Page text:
US Senate confirms Barrett to the Supreme Court docket | US & Canada
The Senate Republicans overwhelmed the Democratic opposition and confirmed Amy Coney Barrett in the Supreme Court with 52-48 votes along the lines of party politics. With this they secured the candidate of President Donald Trump and a likely conservative court majority for the coming years a week before the presidential election.
Trump’s decision to fill the post of late-liberal icon Ruth Bader Ginsburg may open a new era of decisions about abortion, the affordable care law, and even a possible dispute over his own choice. Democrats were unable to stem Monday’s result, Trump’s third justice on trial, as Republicans raced to reshape the judiciary.
Barrett is 48 years old and her confirmation will cement the court’s lean to the right.
Monday’s vote is the closest Supreme Court confirmation to a presidential election and the first in modern times without the support of the minority party. The escalating COVID-19 crisis has survived the procedure. Vice President Mike Pence’s office said Monday he would not chair the Senate session unless his tie was required after the Democrats asked him to stay away when his aides tested positive for COVID-19.
After Barrett’s confirmation was as good as certain, Trump should celebrate with a swearing-in ceremony in the White House late that evening after the vote. Justice Clarence Thomas should take the constitutional oath, a senior White House official said.
“This is something to be really proud of and feel good about,” Senate Majority Leader Mitch McConnell said during a rare weekend meeting the Sunday before the vote. He scoffed at the “apocalyptic” warnings from critics that the judiciary was entangled in partisan politics, stating that “there is nowhere near much they can do about it”.
Senate Majority Leader Mitch McConnell held his Senate Republican caucus together to get Barrett’s nomination before the election [File: Joshua Roberts/Reuters]Pence’s presence as chairman of the vote would have been expected, which shows the priority of the Republicans. However, Senate Democratic leader Chuck Schumer and his executive team said that not only would it violate the Centers for Disease Control and Prevention’s virus guidelines, but it would also violate common decency and courtesy.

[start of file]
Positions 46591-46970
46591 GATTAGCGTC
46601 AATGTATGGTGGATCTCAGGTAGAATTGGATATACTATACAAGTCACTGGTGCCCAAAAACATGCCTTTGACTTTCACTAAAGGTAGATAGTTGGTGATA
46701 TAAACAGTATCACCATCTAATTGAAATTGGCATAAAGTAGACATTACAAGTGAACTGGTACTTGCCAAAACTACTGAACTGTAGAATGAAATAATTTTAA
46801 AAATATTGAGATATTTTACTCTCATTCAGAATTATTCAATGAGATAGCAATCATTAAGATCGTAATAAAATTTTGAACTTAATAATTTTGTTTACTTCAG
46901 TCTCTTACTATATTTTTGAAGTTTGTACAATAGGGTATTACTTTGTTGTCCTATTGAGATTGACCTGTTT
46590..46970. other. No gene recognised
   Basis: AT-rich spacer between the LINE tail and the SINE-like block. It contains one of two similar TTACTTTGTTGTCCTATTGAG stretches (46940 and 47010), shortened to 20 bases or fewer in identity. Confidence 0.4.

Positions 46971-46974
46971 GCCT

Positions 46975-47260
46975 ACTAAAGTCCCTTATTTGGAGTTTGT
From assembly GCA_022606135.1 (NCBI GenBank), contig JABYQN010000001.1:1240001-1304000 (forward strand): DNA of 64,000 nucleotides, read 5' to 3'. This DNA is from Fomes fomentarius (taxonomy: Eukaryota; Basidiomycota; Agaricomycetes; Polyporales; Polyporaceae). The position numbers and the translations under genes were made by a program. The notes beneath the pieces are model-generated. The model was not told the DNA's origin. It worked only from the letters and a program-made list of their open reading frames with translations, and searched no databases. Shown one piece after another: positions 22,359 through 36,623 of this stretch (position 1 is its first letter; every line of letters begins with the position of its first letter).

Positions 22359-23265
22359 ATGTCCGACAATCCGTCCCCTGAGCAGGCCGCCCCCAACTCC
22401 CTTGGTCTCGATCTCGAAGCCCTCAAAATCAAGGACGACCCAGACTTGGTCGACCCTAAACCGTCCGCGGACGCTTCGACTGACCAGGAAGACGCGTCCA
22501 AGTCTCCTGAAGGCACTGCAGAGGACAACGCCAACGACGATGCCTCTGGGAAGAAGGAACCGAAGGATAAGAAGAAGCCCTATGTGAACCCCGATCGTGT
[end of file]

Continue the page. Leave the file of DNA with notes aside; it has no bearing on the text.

Some Republican senators tested positive for the coronavirus after a rose garden event with Trump to announce Barrett’s nomination last month. However, they have since stated that their doctors have released them from quarantine. Pence’s office said the vice president tested negative for the virus on Monday.
The Democrats argued for weeks that the voting was wrongly accelerated and insisted that during a nightly session it should be left to the November 3 election winner to nominate the candidate. However, Barrett, a federal appeals judge from Indiana, is expected to quickly take a seat and begin hearing cases.
When Senator Elizabeth Warren, a Democrat, spoke around midnight, she called the vote “out of wedlock” and “the last gasp of a desperate party.”
Just a week before the election, several pre-election matters are waiting to be decided, and Barrett could be a casting vote on Republican appeals to orders extending postal voting deadlines in North Carolina and Pennsylvania.
The judges are also weighing Trump’s urgent appeal to the court to prevent the Manhattan District Attorney from getting his tax returns. And on Nov. 10, the court is expected to hear the Trump-backed challenge to the Obama-era Affordable Care Act.